Incidence of ocular trauma from Nerf guns and other "foam projectile blasters" appeared to increase over the past decade, especially among younger kids, a retrospective single-center study from France suggested.
Of more than 300 visits to the eye emergency department (ED) related to the use of nonpowder guns, half were associated with toy guns that shoot foam bullets or darts, while 36% involved a BB or airsoft gun, and 10% a paintball gun, according to Gilles Martin, MD, and colleagues from the Rothschild Foundation Hospital in Paris.
During the 2010-2022 study period at the center, two open-globe injuries were associated with foam projectile blasters, along with dozens of intraocular hemorrhages and corneal lesions, about 20 iris or retinal injuries each, and three cataracts, among others.
Following one globe rupture, a boy under age 10 subsequently had no light perception in one of his eyes, the group detailed in JAMA Ophthalmology.
"Recommendations might prevent many of these unintentional injuries," wrote Martin and co-authors, "such as consumer attention to age labeling and consideration of protective goggles, while manufacturers could promote use of safety glasses to protect children's eyes."
At the start of the study, no ED visits for ocular trauma were identified as being related to foam-shooting guns, but these cases grew to 10 in 2014 and doubled in subsequent years to peak at approximately 25 cases in 2019.
As these cases grew from 2014 to 2022, the average age of patients injured decreased by 6.1 years (95% CI 1.65-13.85, P=0.008), dropping from a mean 16 to 10 years. The median age ranged from 8 days to 74 years.
Martin and team said the increasing trend should be interpreted with caution, however, as the pandemic "may have interfered with epidemiological trends." Cases involving foam projectile blasters dipped to 15 a year in both 2020 and 2021 but then reached those totals in the first half of 2022 alone.
For their study, the researchers analyzed 304 ophthalmologic ED visits for eye trauma associated with nonpowder guns at Rothschild Foundation Hospital in Paris, from January 2010 to June 2022. To identify cases, the researchers searched medical records for all cases that included terms such as "foam bullets, foam darts, Nerf, paintball, airsoft, BB gun, and gun," with each case checked for relevance.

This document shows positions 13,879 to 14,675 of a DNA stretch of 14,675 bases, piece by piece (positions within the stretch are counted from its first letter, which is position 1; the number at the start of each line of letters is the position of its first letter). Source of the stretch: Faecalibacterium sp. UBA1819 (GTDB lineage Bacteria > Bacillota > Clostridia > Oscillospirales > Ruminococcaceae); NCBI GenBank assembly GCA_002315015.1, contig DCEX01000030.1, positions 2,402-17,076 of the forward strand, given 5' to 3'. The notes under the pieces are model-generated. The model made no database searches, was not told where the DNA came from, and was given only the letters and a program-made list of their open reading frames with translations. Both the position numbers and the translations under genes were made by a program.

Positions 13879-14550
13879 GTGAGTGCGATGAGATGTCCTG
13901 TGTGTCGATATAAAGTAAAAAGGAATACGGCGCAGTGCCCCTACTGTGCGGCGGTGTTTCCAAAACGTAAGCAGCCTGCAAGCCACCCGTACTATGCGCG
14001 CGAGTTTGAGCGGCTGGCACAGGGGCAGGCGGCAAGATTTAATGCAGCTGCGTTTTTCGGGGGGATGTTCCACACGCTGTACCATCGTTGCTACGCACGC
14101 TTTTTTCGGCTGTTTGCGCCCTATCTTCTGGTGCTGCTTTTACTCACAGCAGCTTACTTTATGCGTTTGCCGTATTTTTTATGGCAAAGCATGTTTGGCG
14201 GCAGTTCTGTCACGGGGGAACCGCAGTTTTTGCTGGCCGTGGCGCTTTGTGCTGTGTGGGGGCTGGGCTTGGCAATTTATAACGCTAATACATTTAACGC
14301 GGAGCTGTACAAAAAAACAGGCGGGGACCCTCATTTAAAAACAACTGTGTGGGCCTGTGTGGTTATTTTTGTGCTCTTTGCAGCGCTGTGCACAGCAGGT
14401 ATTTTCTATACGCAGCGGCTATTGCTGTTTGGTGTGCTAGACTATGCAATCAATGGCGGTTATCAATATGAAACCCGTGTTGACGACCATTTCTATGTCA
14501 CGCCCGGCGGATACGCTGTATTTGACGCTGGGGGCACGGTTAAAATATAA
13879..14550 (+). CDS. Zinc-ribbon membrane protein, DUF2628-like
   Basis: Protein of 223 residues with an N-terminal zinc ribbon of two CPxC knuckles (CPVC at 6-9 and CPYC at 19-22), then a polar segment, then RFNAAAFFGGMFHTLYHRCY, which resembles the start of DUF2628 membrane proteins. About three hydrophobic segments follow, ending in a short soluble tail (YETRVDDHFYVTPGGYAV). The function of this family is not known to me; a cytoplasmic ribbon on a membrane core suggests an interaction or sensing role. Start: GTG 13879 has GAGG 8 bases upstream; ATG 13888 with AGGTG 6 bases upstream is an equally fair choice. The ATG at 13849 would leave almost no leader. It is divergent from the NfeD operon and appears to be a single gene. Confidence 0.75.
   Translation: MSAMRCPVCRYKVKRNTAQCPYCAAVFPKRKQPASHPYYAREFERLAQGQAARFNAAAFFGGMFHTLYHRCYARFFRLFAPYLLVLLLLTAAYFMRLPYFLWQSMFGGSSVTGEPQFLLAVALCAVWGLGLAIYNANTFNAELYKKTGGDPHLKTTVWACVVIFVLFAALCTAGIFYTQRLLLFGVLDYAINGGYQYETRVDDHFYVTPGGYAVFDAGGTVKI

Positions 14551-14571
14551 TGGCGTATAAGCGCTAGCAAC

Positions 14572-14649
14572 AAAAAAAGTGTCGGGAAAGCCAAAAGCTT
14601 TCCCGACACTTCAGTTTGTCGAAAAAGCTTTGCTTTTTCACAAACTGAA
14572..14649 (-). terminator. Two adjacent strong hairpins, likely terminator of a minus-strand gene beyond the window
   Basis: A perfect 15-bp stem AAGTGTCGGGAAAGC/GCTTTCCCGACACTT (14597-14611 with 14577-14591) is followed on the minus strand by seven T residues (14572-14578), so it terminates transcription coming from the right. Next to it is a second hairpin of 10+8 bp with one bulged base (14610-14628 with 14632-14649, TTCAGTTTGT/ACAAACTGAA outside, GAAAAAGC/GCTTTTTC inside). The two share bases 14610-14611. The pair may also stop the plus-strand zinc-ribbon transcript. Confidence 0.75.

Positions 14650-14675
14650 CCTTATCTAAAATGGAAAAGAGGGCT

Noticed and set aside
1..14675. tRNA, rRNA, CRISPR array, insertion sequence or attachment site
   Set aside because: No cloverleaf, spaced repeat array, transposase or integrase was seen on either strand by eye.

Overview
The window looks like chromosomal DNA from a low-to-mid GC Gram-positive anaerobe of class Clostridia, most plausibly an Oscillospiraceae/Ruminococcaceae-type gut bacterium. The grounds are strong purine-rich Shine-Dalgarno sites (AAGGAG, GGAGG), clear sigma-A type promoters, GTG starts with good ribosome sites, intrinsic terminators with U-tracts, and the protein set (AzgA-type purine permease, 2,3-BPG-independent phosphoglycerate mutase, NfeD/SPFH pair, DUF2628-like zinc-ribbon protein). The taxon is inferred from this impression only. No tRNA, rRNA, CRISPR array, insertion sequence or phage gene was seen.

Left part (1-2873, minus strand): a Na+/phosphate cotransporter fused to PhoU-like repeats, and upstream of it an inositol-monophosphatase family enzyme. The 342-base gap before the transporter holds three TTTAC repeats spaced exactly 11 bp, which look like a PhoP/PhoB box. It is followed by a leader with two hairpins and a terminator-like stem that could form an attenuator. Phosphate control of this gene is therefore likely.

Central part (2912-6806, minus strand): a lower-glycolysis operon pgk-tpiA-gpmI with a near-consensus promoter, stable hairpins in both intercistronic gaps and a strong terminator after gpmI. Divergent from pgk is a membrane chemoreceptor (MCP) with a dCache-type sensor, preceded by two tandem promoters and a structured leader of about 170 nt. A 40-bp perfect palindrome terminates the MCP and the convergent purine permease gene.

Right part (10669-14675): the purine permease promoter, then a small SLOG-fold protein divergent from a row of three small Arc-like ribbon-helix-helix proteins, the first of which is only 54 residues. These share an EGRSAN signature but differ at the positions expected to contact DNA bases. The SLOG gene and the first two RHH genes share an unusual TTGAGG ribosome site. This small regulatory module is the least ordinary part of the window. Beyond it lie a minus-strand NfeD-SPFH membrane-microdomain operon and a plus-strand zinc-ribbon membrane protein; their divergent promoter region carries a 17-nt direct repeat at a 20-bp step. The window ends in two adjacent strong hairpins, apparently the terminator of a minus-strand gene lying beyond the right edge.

Overall, 77% of the cases involved males. The injuries associated with foam projectile blasters included 51 intraocular hemorrhages; 45 corneal lesions; 22 iris injuries; 19 retinal injuries, including two retinal tears and a retinal detachment; a dozen cases of ocular hypertension; three cataracts, and two open-globe injuries.
One limitation, according to the authors, is that Nerf was most commonly cited in medical records, but it was unclear whether patients may have said the brand was a substitute for other toy guns that similarly fire foam bullets or darts. "There has been no evidence that one brand would be less sight-threatening than others either in the peer-reviewed ophthalmic literature or in our experience," wrote Martin and colleagues.
They said the findings were in line with other studies examining pediatric eye injuries and recreational use of nonpowder guns, although those were mostly smaller series or case reports.
Martin disclosed receiving personal fees from Hoya Vision Care, Santen, Johnson & Johnson, and L'Oréal.
Source Reference: Dentel A, et al "Incidence of eye trauma in children associated with foam bullets or foam darts from nonpowder guns" JAMA Ophthalmol 2023; DOI: 10.1001/jamaophthalmol.2023.1464.